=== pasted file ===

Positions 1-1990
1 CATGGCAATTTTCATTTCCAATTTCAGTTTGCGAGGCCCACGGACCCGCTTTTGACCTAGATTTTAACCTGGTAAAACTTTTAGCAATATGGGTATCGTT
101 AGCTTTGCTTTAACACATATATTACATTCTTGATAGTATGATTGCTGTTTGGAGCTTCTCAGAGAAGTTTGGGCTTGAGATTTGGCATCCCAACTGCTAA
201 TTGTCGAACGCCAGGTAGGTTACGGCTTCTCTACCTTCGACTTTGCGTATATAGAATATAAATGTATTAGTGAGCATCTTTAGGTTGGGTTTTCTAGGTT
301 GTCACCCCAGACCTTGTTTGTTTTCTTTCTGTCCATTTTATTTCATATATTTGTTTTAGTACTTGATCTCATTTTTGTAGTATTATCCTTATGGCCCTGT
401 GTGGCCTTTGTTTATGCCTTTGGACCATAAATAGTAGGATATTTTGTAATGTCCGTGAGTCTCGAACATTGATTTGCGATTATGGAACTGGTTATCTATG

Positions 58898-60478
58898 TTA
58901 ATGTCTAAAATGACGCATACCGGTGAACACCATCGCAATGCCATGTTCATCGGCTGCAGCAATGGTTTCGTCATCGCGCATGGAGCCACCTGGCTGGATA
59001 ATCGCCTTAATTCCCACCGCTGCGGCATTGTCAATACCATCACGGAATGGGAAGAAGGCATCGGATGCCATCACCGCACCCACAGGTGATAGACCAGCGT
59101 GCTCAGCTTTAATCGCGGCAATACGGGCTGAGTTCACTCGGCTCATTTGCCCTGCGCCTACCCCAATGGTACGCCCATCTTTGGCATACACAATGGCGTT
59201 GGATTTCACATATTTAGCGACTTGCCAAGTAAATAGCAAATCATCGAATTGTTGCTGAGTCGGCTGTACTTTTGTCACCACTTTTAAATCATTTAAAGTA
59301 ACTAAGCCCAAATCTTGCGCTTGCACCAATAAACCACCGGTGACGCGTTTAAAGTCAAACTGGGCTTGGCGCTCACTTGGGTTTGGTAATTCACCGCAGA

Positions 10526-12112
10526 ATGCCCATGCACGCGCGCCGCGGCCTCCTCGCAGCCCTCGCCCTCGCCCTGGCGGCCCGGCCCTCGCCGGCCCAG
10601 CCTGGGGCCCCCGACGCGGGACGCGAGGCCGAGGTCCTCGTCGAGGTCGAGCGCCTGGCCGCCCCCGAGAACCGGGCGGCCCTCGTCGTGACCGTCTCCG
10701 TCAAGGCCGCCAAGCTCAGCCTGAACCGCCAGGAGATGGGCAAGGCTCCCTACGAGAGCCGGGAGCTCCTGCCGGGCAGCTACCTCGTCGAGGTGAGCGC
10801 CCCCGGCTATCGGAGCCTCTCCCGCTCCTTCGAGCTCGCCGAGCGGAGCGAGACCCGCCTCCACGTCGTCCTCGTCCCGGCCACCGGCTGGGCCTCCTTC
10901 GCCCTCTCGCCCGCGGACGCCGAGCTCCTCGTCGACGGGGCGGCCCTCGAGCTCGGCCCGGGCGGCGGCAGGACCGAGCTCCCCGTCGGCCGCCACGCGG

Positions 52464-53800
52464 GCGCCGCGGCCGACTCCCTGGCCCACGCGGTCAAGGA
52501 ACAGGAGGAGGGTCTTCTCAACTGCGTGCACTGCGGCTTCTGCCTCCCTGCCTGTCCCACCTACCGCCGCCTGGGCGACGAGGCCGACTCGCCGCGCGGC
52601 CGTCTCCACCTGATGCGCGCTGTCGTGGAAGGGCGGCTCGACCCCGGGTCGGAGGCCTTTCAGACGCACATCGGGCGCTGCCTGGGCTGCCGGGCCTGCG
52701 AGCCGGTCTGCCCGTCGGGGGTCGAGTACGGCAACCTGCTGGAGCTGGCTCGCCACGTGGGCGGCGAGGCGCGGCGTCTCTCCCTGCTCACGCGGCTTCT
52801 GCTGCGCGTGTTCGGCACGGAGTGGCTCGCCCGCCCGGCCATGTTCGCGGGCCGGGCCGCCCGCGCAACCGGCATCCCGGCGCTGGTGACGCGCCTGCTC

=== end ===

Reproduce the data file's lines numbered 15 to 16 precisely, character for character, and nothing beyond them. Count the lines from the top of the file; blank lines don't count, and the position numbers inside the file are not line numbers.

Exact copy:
10526 ATGCCCATGCACGCGCGCCGCGGCCTCCTCGCAGCCCTCGCCCTCGCCCTGGCGGCCCGGCCCTCGCCGGCCCAG
10601 CCTGGGGCCCCCGACGCGGGACGCGAGGCCGAGGTCCTCGTCGAGGTCGAGCGCCTGGCCGCCCCCGAGAACCGGGCGGCCCTCGTCGTGACCGTCTCCG